Visible Measures, the content advertising company, reported that Facebook accounted for 27% of all viewership of the top ten campaigns, where eight of the top ten ran content on Facebook, as measured by its TrueReach analytics tool which covers not only the most visited video sites but also copies, shares and embeds.
For some ads the figure was twice that: Budweiser's Lost Dog claimed 54% of its viewership from the ads placed on Facebook.
"Video does not live just in one place and its impact cannot be measured by just one placement," said Brian Shin, Visible Measures CEO, pointing to the growing number of platforms offering video.
"Facebook is a place where if your friends are discussing something, they're sharing something or commenting on something, a video can dramatically outperform YouTube, and that's never really happened before," he added.
Shin observed that Budweiser, the beer brand, had improved its campaign effectiveness by posting the ad to both Facebook and YouTube.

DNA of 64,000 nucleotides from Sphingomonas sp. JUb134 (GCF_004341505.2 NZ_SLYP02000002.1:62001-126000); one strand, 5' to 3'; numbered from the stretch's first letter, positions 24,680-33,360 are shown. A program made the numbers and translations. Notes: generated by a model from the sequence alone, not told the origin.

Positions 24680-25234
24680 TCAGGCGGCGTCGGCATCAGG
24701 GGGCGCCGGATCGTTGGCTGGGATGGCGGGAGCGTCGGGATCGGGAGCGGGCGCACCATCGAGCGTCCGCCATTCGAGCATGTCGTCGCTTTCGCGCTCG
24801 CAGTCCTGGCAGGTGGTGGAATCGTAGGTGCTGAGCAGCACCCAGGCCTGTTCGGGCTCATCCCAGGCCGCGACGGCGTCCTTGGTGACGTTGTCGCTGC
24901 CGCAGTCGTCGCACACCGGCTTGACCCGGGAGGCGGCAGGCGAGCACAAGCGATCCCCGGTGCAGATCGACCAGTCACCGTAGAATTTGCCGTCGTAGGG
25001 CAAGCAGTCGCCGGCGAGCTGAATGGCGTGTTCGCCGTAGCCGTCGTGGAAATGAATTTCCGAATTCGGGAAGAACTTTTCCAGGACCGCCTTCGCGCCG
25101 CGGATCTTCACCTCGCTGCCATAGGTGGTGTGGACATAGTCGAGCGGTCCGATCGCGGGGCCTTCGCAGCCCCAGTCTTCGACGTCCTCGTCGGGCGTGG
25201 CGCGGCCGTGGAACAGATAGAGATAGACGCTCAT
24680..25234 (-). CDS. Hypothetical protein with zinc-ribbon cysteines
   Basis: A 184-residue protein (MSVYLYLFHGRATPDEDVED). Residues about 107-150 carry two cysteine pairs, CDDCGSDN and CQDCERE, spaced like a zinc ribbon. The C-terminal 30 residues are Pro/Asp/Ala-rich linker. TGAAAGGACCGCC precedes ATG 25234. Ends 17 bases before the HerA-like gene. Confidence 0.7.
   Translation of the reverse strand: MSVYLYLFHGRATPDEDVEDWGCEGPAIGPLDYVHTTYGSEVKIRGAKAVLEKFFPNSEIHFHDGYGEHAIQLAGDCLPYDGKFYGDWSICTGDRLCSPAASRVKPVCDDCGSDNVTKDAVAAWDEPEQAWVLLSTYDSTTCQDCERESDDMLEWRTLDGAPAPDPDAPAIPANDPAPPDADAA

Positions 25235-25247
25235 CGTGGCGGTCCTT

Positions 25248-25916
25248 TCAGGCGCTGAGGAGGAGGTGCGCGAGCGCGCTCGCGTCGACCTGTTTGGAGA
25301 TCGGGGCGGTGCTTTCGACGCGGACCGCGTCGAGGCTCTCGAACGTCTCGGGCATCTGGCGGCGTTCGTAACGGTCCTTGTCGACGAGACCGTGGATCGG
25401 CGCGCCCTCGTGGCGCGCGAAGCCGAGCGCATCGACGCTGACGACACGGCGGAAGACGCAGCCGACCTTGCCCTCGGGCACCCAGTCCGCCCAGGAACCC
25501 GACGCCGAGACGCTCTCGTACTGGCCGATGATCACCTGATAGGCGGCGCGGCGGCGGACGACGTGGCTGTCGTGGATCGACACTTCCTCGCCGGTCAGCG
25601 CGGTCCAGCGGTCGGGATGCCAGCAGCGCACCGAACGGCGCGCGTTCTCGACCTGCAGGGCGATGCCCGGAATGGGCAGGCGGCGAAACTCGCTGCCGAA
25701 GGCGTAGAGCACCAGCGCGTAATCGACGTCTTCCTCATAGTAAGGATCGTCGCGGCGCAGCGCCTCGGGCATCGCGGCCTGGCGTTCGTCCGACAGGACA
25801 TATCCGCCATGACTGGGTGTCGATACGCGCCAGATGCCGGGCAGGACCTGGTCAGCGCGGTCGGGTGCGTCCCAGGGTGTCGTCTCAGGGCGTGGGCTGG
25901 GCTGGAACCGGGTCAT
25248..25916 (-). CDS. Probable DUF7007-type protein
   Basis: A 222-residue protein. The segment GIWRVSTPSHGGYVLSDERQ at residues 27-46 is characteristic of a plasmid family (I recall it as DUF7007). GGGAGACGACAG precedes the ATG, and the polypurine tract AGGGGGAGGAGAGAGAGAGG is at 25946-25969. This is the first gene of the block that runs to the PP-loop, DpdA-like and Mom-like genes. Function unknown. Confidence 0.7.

Automaker Mercedes-Benz, on the other hand, opted to post its Fable commercial – the eighth most seen online – only to YouTube and may have consequently lost millions of additional views. "That's an opportunity they missed out on," said Shin.
He argued that brands have to move beyond simply looking at the YouTube view counter to measure their videos' success.
"It's a new day," Shin said. "Our position is that if you're a marketer you really do need to be taking advantage of all these channels and not just focusing on YouTube."
The shift seen here simply confirms the remarks made by one executive last month, when Fidji Simo, director of product in charge of video, said Facebook was no longer a social network but a video platform.
Data sourced from Business Wire, Business Insider; additional content by Warc staff